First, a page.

Makers Against Ebola – Flash Sensor

Wearable "Flash Sensor" to Measure Heat/Humidity Inside Protective Suits
Wearable “Flash Sensor” to Measure Heat/Humidity Inside Protective Suits

Attention sensor fans! The protective suits worn by Ebola caregivers in West Africa get HOT! The heat and moisture buildup reduce work time to a paltry 40 to 60 minutes per shift. Maker solutions such as this Flash Sensor, prototyped by Kailey Shara, are helping.

Caregivers on the front line of the Ebola crisis are torn between two competing priorities. On the one hand they want to help the sick as long as possible; on the other hand they need to limit their time inside the protective suit. With the buildup of their internal body temperature they get fatigued, their judgement becomes impaired, and eventually they can suffer from heat stroke. The impulse to keep working can lead to bad consequences and the results can be tragic. Mistakes will be made.

Rather than the caregiver managing this for themselves why not reveal their thermal conditions to the people around them? By making this information visible to others, the caregiver community can watch out for one another and keep each other safe. That was the idea at the core of the project.

Nicole Daphne Tricoukes and Kailey Shara
Nicole Daphne Tricoukes and Kailey Shara

The starting point for this project was Carbon Origins’ Apollo micro controller board with eleven sensors, wireless (BLE and WiFi) and a little OLED screen. Since Kailey designed this board she was quite proficient with it. Using Apollo’s temperature and humidity sensors she wrote code to display these metrics on the little 128 x 64 pixel screen. The idea was to slip this into an inside pocket in the suit behind a transparent window so it could be seen outside but still detect conditions inside the suit.

When the caregiver puts on their protective suit is when they would activate the sensor. Under safe heat and humidity conditions the Sensor Flasher would display numbers as seen above while pulsing an audible tone. As conditions worsen in the suit the pulse rate would increase in pitch and frequency. When conditions become dangerous the display would begin to flash alerting the people around them that action needs to be taken. With the Flasher Sensor the caregiver community is empowered to take care of their own.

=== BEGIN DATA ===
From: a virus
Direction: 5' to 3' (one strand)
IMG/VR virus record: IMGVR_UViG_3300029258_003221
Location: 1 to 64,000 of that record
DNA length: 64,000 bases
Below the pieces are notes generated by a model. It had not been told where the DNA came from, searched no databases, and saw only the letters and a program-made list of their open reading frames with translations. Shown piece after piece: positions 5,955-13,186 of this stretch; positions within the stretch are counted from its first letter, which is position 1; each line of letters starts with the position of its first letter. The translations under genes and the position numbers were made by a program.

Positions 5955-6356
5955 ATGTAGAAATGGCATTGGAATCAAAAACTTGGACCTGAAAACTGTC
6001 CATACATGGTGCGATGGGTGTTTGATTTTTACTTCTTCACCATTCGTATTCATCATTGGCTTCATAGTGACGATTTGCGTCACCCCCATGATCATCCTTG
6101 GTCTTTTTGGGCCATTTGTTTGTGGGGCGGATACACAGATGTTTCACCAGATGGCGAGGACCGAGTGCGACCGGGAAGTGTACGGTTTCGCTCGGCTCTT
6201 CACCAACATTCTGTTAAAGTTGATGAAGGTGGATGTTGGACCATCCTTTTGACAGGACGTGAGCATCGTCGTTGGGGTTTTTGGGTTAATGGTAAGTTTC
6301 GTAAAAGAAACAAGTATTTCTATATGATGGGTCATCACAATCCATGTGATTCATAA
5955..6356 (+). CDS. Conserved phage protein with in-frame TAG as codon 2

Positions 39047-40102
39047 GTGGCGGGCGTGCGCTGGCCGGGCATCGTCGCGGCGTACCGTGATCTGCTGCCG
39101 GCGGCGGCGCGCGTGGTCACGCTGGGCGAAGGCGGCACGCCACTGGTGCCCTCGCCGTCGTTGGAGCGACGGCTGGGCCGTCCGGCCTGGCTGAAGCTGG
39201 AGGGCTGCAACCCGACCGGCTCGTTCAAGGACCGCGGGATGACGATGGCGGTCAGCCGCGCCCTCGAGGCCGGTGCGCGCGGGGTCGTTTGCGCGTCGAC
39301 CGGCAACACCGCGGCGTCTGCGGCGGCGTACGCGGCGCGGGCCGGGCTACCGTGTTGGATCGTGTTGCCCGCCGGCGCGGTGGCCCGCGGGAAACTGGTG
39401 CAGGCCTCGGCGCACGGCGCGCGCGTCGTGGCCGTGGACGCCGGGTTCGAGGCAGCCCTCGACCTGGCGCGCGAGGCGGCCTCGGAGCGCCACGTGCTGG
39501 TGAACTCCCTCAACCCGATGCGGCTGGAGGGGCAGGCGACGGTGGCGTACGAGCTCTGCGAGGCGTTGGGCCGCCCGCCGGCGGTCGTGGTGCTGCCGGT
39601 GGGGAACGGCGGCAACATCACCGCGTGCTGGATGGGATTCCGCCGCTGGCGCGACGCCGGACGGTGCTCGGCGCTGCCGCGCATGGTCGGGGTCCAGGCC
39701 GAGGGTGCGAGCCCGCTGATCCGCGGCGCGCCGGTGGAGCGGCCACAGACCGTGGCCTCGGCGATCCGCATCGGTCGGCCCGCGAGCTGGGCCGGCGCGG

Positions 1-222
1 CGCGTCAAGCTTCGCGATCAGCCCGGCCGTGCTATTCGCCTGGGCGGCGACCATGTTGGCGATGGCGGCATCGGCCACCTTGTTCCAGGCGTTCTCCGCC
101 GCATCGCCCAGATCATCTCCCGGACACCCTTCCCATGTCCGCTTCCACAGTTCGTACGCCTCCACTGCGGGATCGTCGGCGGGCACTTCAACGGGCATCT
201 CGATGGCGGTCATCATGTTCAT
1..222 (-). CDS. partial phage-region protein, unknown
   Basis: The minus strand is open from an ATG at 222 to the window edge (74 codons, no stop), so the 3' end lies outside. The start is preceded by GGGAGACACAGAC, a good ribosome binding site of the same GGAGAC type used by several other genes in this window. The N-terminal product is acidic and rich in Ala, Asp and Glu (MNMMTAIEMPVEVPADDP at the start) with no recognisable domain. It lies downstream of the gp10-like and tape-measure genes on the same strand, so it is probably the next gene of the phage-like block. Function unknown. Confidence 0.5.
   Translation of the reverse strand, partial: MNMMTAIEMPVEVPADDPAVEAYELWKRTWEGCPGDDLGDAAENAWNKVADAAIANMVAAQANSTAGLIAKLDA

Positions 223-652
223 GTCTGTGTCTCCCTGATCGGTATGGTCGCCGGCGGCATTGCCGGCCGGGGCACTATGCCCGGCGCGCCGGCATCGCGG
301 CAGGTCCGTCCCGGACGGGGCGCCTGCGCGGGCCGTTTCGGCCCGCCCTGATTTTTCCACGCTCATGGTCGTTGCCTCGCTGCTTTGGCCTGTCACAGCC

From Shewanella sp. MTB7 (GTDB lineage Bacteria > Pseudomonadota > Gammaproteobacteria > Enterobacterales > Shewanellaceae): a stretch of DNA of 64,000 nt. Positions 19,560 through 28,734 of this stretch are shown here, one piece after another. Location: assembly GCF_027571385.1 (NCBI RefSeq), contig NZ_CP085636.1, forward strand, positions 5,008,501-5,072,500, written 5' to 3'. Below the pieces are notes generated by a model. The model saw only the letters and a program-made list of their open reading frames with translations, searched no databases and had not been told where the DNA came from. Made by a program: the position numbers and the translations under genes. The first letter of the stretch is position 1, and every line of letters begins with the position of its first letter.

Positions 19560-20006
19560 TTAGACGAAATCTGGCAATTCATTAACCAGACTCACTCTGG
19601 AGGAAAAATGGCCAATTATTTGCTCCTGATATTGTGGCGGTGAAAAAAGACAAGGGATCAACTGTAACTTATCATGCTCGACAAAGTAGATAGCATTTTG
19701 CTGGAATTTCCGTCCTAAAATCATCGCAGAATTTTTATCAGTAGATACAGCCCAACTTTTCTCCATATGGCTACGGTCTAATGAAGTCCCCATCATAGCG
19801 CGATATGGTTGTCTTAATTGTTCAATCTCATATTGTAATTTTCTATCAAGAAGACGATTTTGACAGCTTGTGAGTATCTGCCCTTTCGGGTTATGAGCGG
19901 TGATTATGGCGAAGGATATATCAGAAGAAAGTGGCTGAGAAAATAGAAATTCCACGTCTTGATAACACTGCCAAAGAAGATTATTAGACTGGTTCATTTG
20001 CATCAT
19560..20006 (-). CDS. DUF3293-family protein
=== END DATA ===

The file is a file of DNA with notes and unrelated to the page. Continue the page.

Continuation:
This is just one wonderful example of what could be done with sensors, actuators and micro controllers to help Fighting Ebola. More could be done to improve conditions with protective suits. More could be done to provide care while reducing direct exposure to the sick. More could be done to remotely measure, collect and analyze patient data. A wide range of problems could be addressed by those with ideas and electronic prototyping skills.

We have less than a week to go in the Grand Challenge against Ebola.

This is a rare opportunity for makers to have significant impact.

Let’s show the world how we can help! #FightingEbola

0 thoughts on “Makers Against Ebola – Flash Sensor

  1. DryHopp says:

    Why don’t the medical workers just wear icepacks?
    Ice pack vests are already available for mascot costumes and can be easily found online.

    1. rocketryguy says:

      In America, this would make sense, but where this is happening there may be no source of refrigeration available.

  2. notexactly says:

    It’s great to make it easier to respond to overheating, but it would be even better to prevent it in the first place. I suggest giving them CoreControl units or similar, which take heat directly out of the user’s blood. Those might impede use of the hands, but they could be put on the feet or something, or they could be external to the suit—I expect the suit is not particularly thermally insulating but just prevents convection and radiation.

    Also, didn’t this very blog have a project a couple of months ago involving a fan and thermoelectric cooler mounted on the wrist? That could easily be adapted, I think. Instead of putting the TEC in contact with the skin, put it in contact with the inside of the suit (possibly a metallic section of the suit for better thermal conductance) and use it with a fan to cool the air inside the suit.

    Or get some of this cooling towel material , put it on the outside of the suits, and soak it with water periodically. That might be a bad idea given that they’re working with a virus, but they presumably already have biohazard mitigation procedures for the suits, so I think it could be manageable.

    Also, I just looked at the Apollo, and it looks really cool.

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